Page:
Minnesota Attorney General Lori Swanson has filed a civil lawsuit in federal court against HIPAA business associate Accretive Health, Inc. (“Accretive”) for alleged violations of HIPAA, Minnesota medical privacy law, and consumer debt collection practices laws. The lawsuit was filed in part through the powers granted to state attorneys general (“AGs”) under HITECH provisions that expanded the enforcement powers and civil penalties available for violations of HIPAA.
Accretive had been hired by two hospitals to perform revenue cycle management services, including scheduling, registration, admissions, billing, collection, and payment functions. These activities were performed by Accretive employees working on-site in various departments of the hospitals. The lawsuit followed the theft of an unencrypted, password-protected laptop from an Accretive employee’s car that contained the individually identifiable health information of approximately 17,000 to 23,000 patients.
The complaint alleges eight security violations of HIPAA, including Accretive’s failure to implement appropriate safeguards to protect patient data and adequately train members of its workforce. The complaint also alleges that Accretive’s failure to affirmatively disclose to patients the amount of health information they were collecting violated the Minnesota Prevention of Consumer Fraud Act and Uniform Deceptive Trade Practices Act. There is some concern that this action, if upheld, will result in state law obligations requiring service providers to health care institutions to independently and affirmatively disclose their data collection practices to patients.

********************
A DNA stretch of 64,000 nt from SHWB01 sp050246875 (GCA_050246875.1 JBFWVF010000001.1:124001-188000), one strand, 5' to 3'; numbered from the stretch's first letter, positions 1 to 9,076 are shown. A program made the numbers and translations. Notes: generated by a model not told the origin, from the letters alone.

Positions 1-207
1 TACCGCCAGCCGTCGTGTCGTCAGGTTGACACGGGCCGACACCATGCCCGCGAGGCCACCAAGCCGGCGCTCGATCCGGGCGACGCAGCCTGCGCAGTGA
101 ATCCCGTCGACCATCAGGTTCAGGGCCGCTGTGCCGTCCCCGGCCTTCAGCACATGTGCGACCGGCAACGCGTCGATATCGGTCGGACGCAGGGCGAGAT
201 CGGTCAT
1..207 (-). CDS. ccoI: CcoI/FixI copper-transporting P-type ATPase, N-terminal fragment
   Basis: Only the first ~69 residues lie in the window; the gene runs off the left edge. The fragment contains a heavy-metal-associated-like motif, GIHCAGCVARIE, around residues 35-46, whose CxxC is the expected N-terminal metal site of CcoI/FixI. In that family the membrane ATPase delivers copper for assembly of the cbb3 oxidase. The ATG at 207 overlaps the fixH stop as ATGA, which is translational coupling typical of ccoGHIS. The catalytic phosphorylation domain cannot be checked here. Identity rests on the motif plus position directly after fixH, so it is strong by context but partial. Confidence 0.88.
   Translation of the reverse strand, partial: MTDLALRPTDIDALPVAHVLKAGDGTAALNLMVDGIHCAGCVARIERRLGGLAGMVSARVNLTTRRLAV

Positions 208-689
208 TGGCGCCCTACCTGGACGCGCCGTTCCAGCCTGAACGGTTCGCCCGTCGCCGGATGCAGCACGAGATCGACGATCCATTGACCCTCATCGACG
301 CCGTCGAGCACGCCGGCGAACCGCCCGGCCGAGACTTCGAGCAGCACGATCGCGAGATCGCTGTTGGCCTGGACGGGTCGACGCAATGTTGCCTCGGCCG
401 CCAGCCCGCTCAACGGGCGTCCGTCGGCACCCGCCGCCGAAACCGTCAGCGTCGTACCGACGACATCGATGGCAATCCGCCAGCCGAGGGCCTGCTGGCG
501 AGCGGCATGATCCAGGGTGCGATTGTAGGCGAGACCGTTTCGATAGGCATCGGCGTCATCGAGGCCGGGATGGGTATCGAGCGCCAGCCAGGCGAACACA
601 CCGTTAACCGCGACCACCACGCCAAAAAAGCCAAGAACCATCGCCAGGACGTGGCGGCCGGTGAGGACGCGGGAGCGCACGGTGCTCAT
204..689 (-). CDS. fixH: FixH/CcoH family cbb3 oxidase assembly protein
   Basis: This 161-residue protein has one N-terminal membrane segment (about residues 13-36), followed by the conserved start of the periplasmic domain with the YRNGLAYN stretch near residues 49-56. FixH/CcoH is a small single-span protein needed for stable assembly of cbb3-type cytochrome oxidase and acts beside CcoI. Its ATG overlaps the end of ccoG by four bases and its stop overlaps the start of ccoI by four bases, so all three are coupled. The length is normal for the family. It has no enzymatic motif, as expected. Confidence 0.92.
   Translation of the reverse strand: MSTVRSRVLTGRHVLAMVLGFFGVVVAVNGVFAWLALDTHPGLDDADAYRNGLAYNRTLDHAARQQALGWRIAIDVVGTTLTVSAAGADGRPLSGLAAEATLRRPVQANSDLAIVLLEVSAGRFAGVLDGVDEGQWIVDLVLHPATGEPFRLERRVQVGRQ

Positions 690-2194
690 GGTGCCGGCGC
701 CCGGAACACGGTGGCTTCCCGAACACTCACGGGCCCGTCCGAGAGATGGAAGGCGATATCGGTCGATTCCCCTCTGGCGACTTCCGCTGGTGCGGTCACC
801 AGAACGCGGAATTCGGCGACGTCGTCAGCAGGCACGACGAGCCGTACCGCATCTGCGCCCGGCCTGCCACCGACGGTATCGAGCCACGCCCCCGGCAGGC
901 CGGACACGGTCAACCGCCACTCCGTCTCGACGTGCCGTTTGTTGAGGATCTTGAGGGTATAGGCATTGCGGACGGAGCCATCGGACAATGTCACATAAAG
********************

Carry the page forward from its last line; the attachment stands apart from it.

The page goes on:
This case demonstrates the increasing interest on the part of state AGs to enforce HIPAA, as Connecticut and Vermont AGs also filed enforcement actions last year following health information breaches. It is the first time, however, that a formal HIPAA claim has been leveled against a business associate, as opposed to a HIPAA covered entity. Although the federal government can impose penalties of up to $1.5 million for HIPAA violations, the monetary penalties that can be imposed by state AGs are capped at $25,000 per calendar year for each provision violated. Given the limited HIPAA penalties available to state AGs, state enforcement actions will likely continue to be bundled with consumer protection and other state law claims that carry additional and enhanced penalties.
It is unlikely that the Department of Health & Human Services (“HHS”) will take enforcement actions against business associates in 2012 related to the privacy provisions that will be addressed in the final HITECH regulations (as of the date of this blog post, no specific month or day has been announced for publication of the final HITECH regulations though it is expected this year). To the extent HHS focuses enforcement activity on business associates it will likely be limited to the areas of data breaches and security rule violations. The recent state AG enforcement actions suggest that business associates should be mindful of compliance with the applicable HIPAA statutory provisions, document their HIPAA privacy and security compliance efforts and monitor compliance with their business associate contracts.